On Franz Wagner's first action…
I thought he did great. We’re very pleased as a staff and as a team for someone who only had a practice and a half.
I really applaud Jon Sanderson, Alex Wong and our medical staff for getting Franz ready and keeping his conditioning up. I applaud Franz for staying professional as well as being responsible for managing himself on keeping himself ready.
I had no idea that he was going to play today. It really was a game time decision. So for a guy to come in and play 22 minutes, and play with that level of like, he hasn’t missed a beat, he looked very comfortable and like he belonged out there. Granted he’s going to be fatigued, it’s his first game. I’ve been there before. I didn’t expect him to have a stellar game by the numbers, but overall he played great for us.
What went into the decision to start Franz?
Looking at their length, as well as their experience, because they have guys who are juniors or seniors, and redshirt juniors too. I wanted to have some length there for their shooting as well as another guy who I felt I can trust. Franz is battle tested because he’s played on a high level in Europe. Yeah, this is his first time playing NCAA basketball, but he belongs. He has the confidence and that edginess that I love.
On what Wagner brings...
He brings a big, athletic wing that’s a two-way player. We saw it today where he can shoot the ball from the outside and he has a high IQ.
On wiping up the floor during a stoppage…
We saw a couple of guys kept slipping in that spot and, no offense to the people that are sweeping the floor, but I just wanted to make sure that we got that wet spot clean and our players, both teams, can go out there and compete without getting hurt. You could tell, I don’t mind getting my knees dirty.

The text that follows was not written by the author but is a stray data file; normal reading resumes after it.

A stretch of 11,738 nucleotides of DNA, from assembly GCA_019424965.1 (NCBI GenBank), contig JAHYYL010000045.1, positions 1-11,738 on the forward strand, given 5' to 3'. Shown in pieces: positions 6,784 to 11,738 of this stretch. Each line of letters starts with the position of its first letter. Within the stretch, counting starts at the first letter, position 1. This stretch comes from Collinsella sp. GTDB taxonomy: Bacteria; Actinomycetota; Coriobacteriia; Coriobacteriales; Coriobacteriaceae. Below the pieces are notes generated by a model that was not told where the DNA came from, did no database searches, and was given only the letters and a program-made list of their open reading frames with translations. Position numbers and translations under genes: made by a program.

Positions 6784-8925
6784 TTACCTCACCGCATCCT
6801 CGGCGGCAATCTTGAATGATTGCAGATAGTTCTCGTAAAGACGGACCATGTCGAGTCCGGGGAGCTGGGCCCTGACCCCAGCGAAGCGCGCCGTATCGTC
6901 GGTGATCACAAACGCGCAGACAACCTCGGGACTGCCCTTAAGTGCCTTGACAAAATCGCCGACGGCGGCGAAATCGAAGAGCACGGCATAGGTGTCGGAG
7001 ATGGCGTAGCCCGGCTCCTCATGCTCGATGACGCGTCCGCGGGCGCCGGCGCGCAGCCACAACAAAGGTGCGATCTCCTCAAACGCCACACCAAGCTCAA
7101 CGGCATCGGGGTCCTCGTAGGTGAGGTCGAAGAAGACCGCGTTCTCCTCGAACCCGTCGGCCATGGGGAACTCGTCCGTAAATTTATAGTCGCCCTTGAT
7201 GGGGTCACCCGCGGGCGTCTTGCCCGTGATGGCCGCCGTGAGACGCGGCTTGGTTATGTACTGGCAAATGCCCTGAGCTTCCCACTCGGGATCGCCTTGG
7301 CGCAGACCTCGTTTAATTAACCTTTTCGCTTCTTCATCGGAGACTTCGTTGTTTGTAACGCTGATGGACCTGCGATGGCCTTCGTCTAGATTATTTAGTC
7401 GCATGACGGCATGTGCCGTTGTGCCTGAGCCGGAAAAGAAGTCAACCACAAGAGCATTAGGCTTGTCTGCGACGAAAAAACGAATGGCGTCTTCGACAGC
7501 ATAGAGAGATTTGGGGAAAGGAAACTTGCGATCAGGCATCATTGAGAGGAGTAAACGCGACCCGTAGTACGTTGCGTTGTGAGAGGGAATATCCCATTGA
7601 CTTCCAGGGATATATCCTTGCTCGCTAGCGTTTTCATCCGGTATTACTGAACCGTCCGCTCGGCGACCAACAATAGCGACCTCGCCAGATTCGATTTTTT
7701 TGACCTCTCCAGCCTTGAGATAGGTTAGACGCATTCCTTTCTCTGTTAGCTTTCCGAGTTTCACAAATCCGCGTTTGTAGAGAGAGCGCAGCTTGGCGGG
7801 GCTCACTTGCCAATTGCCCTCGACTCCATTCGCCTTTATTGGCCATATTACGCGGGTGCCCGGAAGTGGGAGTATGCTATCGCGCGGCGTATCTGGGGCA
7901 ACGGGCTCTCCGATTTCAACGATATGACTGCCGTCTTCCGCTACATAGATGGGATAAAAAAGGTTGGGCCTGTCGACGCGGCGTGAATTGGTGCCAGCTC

On 15 ex-NBA guys now being college coaches...
I love seeing a guy like Patrick Ewing, who I grew up watching and he was a hero of mine — coach in the NBA, Hall of Famer — go back and coach at Georgetown, his alma mater. It shows you that he loves coaching, that he’s a teacher and that he’s a giver. He’s an egoless type of guy and doesn’t think any job is beneath him.
I’m also excited to see a guy like Penny Hardaway. In my opinion, he could’ve easily been a Hall of Famer. Injuries derailed his career but he had so much success coaching AAU basketball and high school basketball and now back at Memphis. Success follows Penny; he’s a great coach.
You see a guy like [Jerry] Stackhouse who played at Carolina and played at a high level in the NBA, played for a championship; he’s a winner. What’s so special about him is he goes to the G-League and wins a title. That guy’s a basketball mind; a basketball genius.
To get back to your question, I don’t know if it’s a growing trend or if other ex-NBA guys will come and coach college, but I will say this, it’s a beautiful thing to come back and coach young guys who are aspiring to play the game of basketball at a high level. They are striving for greatness and enjoy being taught, not only just as a basketball player, but as a student and building high character. It’s the beauty of this game. We have a high institution and we have high character guys who are great students and come from great families.
What did you think of the game? What impressed you and what would you like to see change? Comment below!!!